We interrupt our "regularly" scheduled blogging to post a review of Megan McCafferty's new book "Perfect Fifths", in bookstores everywhere April 14.

The central relationship in Megan McCafferty’s New York Times-bestselling Jess Darling series has always been a bit like a crash. The forces that draw our snarky heroine Jess Darling and her former “poet-addict-manwhore” turned quasi-Buddhist turned Ivy leaguer love Marcus Flutie are strong at worst and jet-propelled at best. In the tantalizing final volume of the smart and savvy series that boast wide age appeal, the two literally crash into each other in the middle of an airport three years after Jess has turned down Marcus’ proposal of marriage.

If readers are wondering whether it’s over for Jessica and Marcus, here is a little of what Marcus has to say about their love in Perfect Fifths: “It is an alchemical attraction that transcends all reason, rationality, and – in three years since she spurned him – reality.”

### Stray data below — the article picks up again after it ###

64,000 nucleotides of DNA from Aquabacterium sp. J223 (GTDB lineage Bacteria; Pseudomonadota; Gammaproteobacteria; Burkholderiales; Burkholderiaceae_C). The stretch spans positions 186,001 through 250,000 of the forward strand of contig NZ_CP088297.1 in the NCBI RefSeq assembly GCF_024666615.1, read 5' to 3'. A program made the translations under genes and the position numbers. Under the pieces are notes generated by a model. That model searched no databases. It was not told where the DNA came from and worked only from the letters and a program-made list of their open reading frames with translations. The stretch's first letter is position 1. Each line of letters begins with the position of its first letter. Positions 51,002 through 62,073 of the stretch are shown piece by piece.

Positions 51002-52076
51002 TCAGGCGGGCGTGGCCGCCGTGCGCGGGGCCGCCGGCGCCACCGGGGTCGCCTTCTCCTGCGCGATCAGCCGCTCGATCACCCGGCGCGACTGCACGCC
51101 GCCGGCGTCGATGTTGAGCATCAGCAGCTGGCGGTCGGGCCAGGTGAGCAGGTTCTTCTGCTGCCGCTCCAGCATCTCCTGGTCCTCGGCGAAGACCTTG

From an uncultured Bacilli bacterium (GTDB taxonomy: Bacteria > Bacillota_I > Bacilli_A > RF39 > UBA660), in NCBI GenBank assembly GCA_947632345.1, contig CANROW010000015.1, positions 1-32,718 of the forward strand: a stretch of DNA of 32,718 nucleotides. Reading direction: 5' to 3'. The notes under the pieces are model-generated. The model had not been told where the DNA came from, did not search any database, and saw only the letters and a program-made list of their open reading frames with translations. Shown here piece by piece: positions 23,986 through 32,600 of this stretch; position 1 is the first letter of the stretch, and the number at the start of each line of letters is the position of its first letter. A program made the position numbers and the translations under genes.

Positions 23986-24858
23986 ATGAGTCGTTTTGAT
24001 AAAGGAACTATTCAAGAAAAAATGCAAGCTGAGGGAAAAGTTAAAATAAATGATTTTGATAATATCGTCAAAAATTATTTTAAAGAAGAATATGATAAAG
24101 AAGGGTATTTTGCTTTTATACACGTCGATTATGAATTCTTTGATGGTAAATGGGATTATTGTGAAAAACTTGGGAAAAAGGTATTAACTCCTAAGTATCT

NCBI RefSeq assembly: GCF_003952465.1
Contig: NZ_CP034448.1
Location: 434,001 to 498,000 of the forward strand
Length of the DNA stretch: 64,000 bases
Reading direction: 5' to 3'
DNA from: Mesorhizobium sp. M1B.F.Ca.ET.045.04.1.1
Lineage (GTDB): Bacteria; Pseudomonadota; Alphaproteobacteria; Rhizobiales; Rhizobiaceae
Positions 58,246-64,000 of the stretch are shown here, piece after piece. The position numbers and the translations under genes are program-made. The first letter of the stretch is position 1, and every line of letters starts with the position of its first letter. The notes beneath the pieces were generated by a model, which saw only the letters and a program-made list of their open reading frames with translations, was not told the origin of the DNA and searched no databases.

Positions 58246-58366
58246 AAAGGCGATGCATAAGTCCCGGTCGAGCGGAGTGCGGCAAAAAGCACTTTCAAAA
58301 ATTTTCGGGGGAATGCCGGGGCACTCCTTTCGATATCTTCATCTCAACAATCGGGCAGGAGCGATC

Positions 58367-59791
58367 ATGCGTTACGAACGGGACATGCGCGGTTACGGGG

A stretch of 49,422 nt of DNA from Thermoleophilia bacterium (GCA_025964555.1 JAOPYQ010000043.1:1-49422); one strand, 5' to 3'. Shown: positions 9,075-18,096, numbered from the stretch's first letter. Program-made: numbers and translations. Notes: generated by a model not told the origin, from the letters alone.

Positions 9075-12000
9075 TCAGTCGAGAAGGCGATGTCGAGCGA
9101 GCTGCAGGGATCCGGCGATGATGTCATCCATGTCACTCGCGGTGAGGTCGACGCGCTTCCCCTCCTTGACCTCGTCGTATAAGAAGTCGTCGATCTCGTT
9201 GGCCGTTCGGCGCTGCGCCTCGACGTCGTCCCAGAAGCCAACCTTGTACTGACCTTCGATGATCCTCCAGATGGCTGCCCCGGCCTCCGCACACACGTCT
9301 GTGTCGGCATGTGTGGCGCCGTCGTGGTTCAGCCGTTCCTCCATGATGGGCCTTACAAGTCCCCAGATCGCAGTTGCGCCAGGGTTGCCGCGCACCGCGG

Finally hearing from the inimitable Marcus Flutie is just one of the new tricks McCafferty has pulled out for readers, though it may be the most important. Reading from his perspective, all the questions I had about the pair from reading the diary-style entries written almost exclusively by Jess in the previous novels are answered. Is Marcus really as deep and important as Jess thinks he is? Does he love her as much as she loves him? Marcus finally gets more than a letter and some poetry to give us a feel for who he is without Jess as an incurably rose-colored lens.